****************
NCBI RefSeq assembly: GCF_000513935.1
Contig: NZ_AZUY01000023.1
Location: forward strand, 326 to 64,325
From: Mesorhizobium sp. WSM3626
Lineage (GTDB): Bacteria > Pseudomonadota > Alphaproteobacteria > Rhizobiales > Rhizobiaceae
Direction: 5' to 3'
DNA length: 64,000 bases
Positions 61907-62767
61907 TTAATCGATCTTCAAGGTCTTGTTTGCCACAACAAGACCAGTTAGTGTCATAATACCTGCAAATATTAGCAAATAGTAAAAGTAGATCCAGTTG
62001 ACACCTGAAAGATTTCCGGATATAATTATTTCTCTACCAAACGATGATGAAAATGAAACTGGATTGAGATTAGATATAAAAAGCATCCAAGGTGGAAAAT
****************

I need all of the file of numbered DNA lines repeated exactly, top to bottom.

NCBI RefSeq assembly: GCF_000513935.1
Contig: NZ_AZUY01000023.1
Location: forward strand, 326 to 64,325
From: Mesorhizobium sp. WSM3626
Lineage (GTDB): Bacteria > Pseudomonadota > Alphaproteobacteria > Rhizobiales > Rhizobiaceae
Direction: 5' to 3'
DNA length: 64,000 bases
Positions 61907-62767
61907 TTAATCGATCTTCAAGGTCTTGTTTGCCACAACAAGACCAGTTAGTGTCATAATACCTGCAAATATTAGCAAATAGTAAAAGTAGATCCAGTTG
62001 ACACCTGAAAGATTTCCGGATATAATTATTTCTCTACCAAACGATGATGAAAATGAAACTGGATTGAGATTAGATATAAAAAGCATCCAAGGTGGAAAAT